Lock computers if leaving the room. Don’t allow just any device to plug into ethernet ports. Keep software up-to-date. Before the attack, several computers were running older versions of Windows 7. After the attack all computers were upgraded to Windows 10. Personally, I use Linux, because most malware is targeted at Windows. One other part is to avoid VPN access to critical networks if possible. Before the attack, Regis allowed VPN access to campus ethernet with a single weak password. There are certainly many more facets to cyber hygiene, but these are a few.
Hire a penetration testing team
Penetration testers (pen testers) are people who are hired to test the cyber and physical security of an organization. They are expensive to hire, but are well worth it in the long run. It’s important to hire someone or a team who actually creates a thorough report and educates the IT team on improvements they can make.
Have a contingency plan and test it
After the attack at Regis, it was a circus. We ended up using Gmail, Slack, and person cellphones to communicate, but this took days or weeks to get set up. We didn’t have a good contingency plan, and didn’t have good central repositories of alternate contact information for employees and students. Having alternate contact information (like phones and emails) for everyone involved is crucial, so that communications can continue to flow. There should be one day a year, at a non-critical time, where the plan is tested – e.g. email is shut down and alternative communications channels are tested. You don’t want to be testing the plan for the first time if the emergency actually happens (just like a fire drill).
Effects of the attack
The effects of the attack have been widespread. Not only has it hurt Regis financially by introducing a massive IT cost to replace and service computers and loss of tuition revenue, but the emotional cost and effect on employee psychology has been longstanding and insidious. For the first week or two where there was no internet on the entire campus, many people ended up working from home. It was nice to have an extension to the summer break at first. But then all sorts of tiring pains crept in. Standard electronic forms (like registration forms) which were easy to fill out online in minutes became hard copies that had to be handwritten and physically walked across campus to various people and buildings. Communication systems were sporadically created over weeks. People didn’t have computers for months, and simply sat on their hands (especially hourly-paid employees). Communication regarding IT restoration timelines and priorities was not clear and ever-changing. These pains compounded, and employees were feeling down and tired, especially before the Christmas break. Negative psychological effects could have longstanding implications for the university in terms of employee quality.
Why this attack will happen again at other universities and possibly Regis
Since the attack, phishing emails have decreased substantially, but are starting to reappear. It’s not clear if stronger email filters were applied, or if most of the phishes were from the same hackers that ransomed Regis. But email phishing is only one vector of attack – hackers could brute force to get passwords, phish people over the phone, or even bribe someone. For now, Regis seems safe, but the chances are high a similar attack will happen again. The reasons this attack will almost certainly happen again are:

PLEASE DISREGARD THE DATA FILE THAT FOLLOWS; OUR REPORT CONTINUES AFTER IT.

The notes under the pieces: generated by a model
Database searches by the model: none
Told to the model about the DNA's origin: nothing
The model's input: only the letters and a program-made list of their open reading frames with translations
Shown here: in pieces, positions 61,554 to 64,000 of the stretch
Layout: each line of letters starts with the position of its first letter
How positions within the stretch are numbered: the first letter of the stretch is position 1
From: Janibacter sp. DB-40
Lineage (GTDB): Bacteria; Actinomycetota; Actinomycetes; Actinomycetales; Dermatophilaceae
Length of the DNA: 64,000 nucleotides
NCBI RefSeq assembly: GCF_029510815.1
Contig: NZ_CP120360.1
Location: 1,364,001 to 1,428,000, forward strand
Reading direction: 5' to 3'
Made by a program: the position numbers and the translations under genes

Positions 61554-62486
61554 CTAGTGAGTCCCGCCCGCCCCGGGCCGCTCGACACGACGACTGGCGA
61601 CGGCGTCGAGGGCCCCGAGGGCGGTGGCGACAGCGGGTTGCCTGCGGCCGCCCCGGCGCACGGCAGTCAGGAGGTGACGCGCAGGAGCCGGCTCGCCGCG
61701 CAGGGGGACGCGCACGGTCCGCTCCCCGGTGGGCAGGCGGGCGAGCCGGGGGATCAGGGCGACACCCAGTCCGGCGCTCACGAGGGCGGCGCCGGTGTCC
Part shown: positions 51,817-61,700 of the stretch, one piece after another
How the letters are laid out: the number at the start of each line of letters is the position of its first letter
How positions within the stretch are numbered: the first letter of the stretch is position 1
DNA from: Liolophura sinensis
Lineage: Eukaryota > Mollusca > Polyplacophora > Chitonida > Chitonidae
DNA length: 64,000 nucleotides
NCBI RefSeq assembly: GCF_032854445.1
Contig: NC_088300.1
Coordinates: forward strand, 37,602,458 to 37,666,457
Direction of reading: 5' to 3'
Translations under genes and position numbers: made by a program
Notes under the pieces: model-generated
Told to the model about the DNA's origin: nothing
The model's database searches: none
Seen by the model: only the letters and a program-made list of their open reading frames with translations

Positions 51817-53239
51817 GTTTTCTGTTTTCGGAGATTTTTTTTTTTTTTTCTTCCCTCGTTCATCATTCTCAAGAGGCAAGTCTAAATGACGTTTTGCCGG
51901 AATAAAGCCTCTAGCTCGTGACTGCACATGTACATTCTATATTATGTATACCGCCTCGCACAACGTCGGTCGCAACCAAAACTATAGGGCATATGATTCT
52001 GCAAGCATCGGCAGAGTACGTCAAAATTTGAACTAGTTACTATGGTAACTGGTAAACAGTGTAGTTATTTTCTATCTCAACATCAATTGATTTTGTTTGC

- weak IT security and cyber hygiene (e.g. no forced password resets, little to no MFA, wide-open WiFi networks)
- Regis probably paid the ransom, so the criminal underbelly of the internet knows this and will want more
- Regis seems to generate ill will with employees; this attack may have even been related to a fired employee
Cyber hygiene at Regis is still quite weak, especially in the MFA and password areas. Ransomware attacks will certainly happen at other universities, because there must be some out there in a similar situation to Regis before the attack – lots of phishing emails, weak cyber hygiene, and no good backups. This doesn’t have to be this way though. With a little investment in a cybersecurity professional, phishing training, and good cyber hygiene, organizations can prevent ransomware attacks like what happened at Regis. Unfortunately for us, human society’s current mentality is extremely short-term, and much of any investment in cybersecurity will probably be shot down at most places due to the cost (even though long-term it’ll cost more). This means ransomware attacks will continue to happen, and organizations will respond to them after the fact instead of preparing ahead of time. But if you’re reading this and have the power to effect change at you organization, it doesn’t have to be this way. You can push for improvements to cybersecurity, and if you’re in a high enough position, maybe even dictate positive change. Probably the most important thing is to hire a good penetration tester team to evaluate your security and use their feedback to improve your cyber strength.
Appendix: Password strength meters
Let’s look at how Microsoft’s password strength meter works (at least the one Regis is using from MS’s cloud solutions). Take for example, the password “microsoft is incompetent with security”. Microsoft rates this password as “weak”, while most other password evaluators rank it as strong. Here is a screenshot of Microsoft’s password evaluator:
Meanwhile, other password evaluators, such as rumkin.com, LastPass, and My1Pass all show a very strong password:
Of course, these sorts of things always remind me of the related xkcd comic:
What’s worse than the fact that Microsoft under-rates strong passwords just because they are all lowercase is that Microsoft overrates weak passwords because they have a mix of digits and cased letters. For example, the password “Abc123!!” is rated strong by Microsoft, but weak by almost everyone else:
Only one site I checked ranked it as strong (http://www.passwordmeter.com/). However, based on the small number of characters (8), this password should be considered weak no matter what in my opinion.
If I had more time, I’d see how long it would take to crack this “Abc123!!” password with John The Ripper, a well-known password cracking tool.